Las Mercedes (archaeological site, Costa Rica)

Las Mercedes (L-289-LM) is a complex archaeological site located on the Caribbean slope of Costa Rica between the foothills of Turrialba Volcano and the alluvial plain. The site contains a variety of architectural features including platforms, plazas, retaining walls or terraces, funerary areas, ramps, and paved roads.

LocationEdit

Las Mercedes is located 90 m above sea level in Mercedes District, Guácimo, Limón Province, Costa Rica between the rivers Dos Novillos and Parismina, which are tributaries to the Reventazón River. Dos Novillos River is 700 m to the southeast and Parismina is 2.5 km to the northeast of the site.

DescriptionEdit

With a size of 25 hectares, Las Mercedes is divided into 3 large complexes: Las Mercedes-1, Las Mercedes-2, and Las Mercedes-3. However, only Las Mercedes-1 has been extensively studied. Recent excavations at Las Mercedes-1 (L-289 LM-1) have revealed that it has an area of 5 hectares and consists of 7 platforms, 2 plazas, 6 retaining walls or terraces, 7 walls, 4 funerary areas, 1 ramp, and is where the 2 roads converge.[1]

ChronologyEdit

Investigations in this part of the site have determined that the site was occupied from circa 1500 BC to circa AD 1500 and that monumental architecture began being constructed around AD 1000. We know that the former inhabitants of Las Mercedes were still living there at the time of the initial Spanish arrival because a number of glass beads of historic European origin have been found during excavations. This indicated that trade may have occurred between the Las Mercedes inhabitants and the Spanish.[2]

PlatformsEdit

In all, Las Mercedes has at least 15 platforms. Three of these platforms are located around a principal/central platform (known as the Hartman Platform), and are united by intra-site causeways. The Hartman Platform (R1) is 6 metres tall and has a diameter of 30 metres. It was first excavated by C. V. Hartman who removed two 1.85 mtale stone male "warrior" figurines among other artifacts. Today these sculptures are housed at the Museum of Ethnography, Sweden.

Three of the 15 platforms have been studied more extensively. Platform R12 is circular, 1 metre tall, and has a 28-metre diameter. Moreover, this platform is accompanied by 7 metre wide, 30 metre long ramp or causeway (R11), which connects to a stone terrace (R10). The second most studied platform (R9) is actually two conjoined platforms with a figure eight shape. The circular part has a 25-metre diameter and the oblong part measures 22x20 metres. The third of these platforms (R14) has an irregular shape "like a peanut" according to archaeologist Ricardo Vásquez.[3]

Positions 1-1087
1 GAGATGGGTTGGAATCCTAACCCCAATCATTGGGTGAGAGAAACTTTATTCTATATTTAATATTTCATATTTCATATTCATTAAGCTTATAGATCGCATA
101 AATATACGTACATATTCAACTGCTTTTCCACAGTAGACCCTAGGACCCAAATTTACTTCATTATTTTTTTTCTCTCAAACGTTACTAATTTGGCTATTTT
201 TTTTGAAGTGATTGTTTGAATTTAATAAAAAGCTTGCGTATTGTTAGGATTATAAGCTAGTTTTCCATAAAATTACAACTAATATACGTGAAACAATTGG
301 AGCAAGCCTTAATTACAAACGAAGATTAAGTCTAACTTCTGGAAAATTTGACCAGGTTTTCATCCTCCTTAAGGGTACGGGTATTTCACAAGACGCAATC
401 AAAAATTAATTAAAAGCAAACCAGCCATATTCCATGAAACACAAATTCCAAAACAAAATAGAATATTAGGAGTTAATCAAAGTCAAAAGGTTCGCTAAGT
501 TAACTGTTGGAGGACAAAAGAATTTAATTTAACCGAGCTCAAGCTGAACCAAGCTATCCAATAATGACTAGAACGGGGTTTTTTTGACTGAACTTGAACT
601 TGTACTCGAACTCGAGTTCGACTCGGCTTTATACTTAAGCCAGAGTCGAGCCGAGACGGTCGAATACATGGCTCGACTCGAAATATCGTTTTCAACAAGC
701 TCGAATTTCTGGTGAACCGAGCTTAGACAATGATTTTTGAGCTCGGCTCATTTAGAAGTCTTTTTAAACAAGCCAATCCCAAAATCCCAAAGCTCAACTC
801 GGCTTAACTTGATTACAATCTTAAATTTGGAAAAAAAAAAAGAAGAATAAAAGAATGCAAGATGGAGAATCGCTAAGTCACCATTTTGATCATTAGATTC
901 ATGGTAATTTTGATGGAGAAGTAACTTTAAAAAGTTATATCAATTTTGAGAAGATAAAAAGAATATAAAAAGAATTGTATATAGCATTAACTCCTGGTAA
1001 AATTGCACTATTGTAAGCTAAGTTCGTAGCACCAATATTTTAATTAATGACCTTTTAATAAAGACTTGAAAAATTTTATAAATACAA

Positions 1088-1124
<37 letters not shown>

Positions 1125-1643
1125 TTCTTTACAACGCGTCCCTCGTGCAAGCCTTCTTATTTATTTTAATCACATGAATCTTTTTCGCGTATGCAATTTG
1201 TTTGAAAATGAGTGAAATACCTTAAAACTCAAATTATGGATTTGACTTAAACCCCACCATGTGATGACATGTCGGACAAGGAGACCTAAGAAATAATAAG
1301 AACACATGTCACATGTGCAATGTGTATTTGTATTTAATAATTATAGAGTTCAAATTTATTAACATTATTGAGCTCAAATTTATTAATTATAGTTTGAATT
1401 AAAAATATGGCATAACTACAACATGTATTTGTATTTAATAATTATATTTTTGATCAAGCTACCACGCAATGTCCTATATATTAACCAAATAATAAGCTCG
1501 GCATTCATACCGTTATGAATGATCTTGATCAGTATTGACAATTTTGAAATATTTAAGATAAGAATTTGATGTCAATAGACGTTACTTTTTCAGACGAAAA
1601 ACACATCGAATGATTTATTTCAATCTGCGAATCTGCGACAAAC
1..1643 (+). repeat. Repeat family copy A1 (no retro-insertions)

All of these platforms, circular or not, are thought to have been covered with conical shaped huts made out of organic materials that have decomposed without a trace.

CausewaysEdit

Las Mercedes is the home of two well-documented stone-paved roads, named The Iroquois Causeway and The Pocora Causeway for the present-day towns they lead towards from the main architectural complex of the site. With widths ranging between 5 and 8 meters, they follow a northwest to southeast path,[4] running perpendicular to the river drainage system.[5] The research to date has registered much data about The Pocora Causeway, whereas our knowledge of The Iroquois Causeway will never be complete due to its alteration and partial destruction over the years. The straight stone-paved Iroquois Causeway has been followed for about 660 m at the edge of the EARTH University reserve that contains the site. However, researchers predict that it extended as far as the Iroquois settlement.[6] Although The Iroquois Causeway has not been followed in its totality, it may be presumed that it is of a comparable length to The Pocora Causeway, based on their similarity in design.[7]

The Pocora Causeway begins in the main complex and extends for an indefinite distance, going beyond the zone southeast of the complex, where it was not possible to clear vegetation during the 2005 field season. The Pocora Causeway continues for more than 300 m, running parallel to a secondary road, which connects to the Dos Novillos River. This causeway was raised above the surface as a protective measure against flooding. When The Pocora Causeway reaches its southeast extent, it comes to an end intersecting with a small stream known as Santa Emilia. Just before it reaches the stream The Pocora Causeway is flanked by an architectural complex consisting of two low walls with circular halves on the southeast side (R31 & R32), resembling those of the main complex.[8] A set of stairs (R33) between the circular structures, descends to the stream.[9]

There may have once been a suspension bridge across Santa Emilia, connecting the two roads and the two architectural complexes. Such suspension bridges may have once also crossed the channels of the rivers Dos Novillos and Iroquois, too.[10] The researchers think that this road system included a stone drainage system to reduce the effect of water flow across the road surfaces, however none have been identified.[11] In the area near the stream Santa Emilia a footpath with a width of 3 meters was defined by a linear depression in the land’s surface. This unnamed footpath extends in the same general direction as the road, and was followed as far as 150 m. However, it seems to disappear about 400 meters before reaching Destierro River.[12]

Both the Iroquois and Pocora causeways offered formalized, controlled, and ceremonial access to the central part of Las Mercedes-1 architectural complex. The roads go in opposite directions from the center of the site along a route perpendicular to the hydrographic system. The geographic context of Las Mercedes-1, located between streams and rivers on all sides, has raised the question of whether the sphere of influence of a chiefly political center might be bounded by hydrographic systems. It might have been that these surrounding hydrographic systems served defensive functions as naturally existing barriers.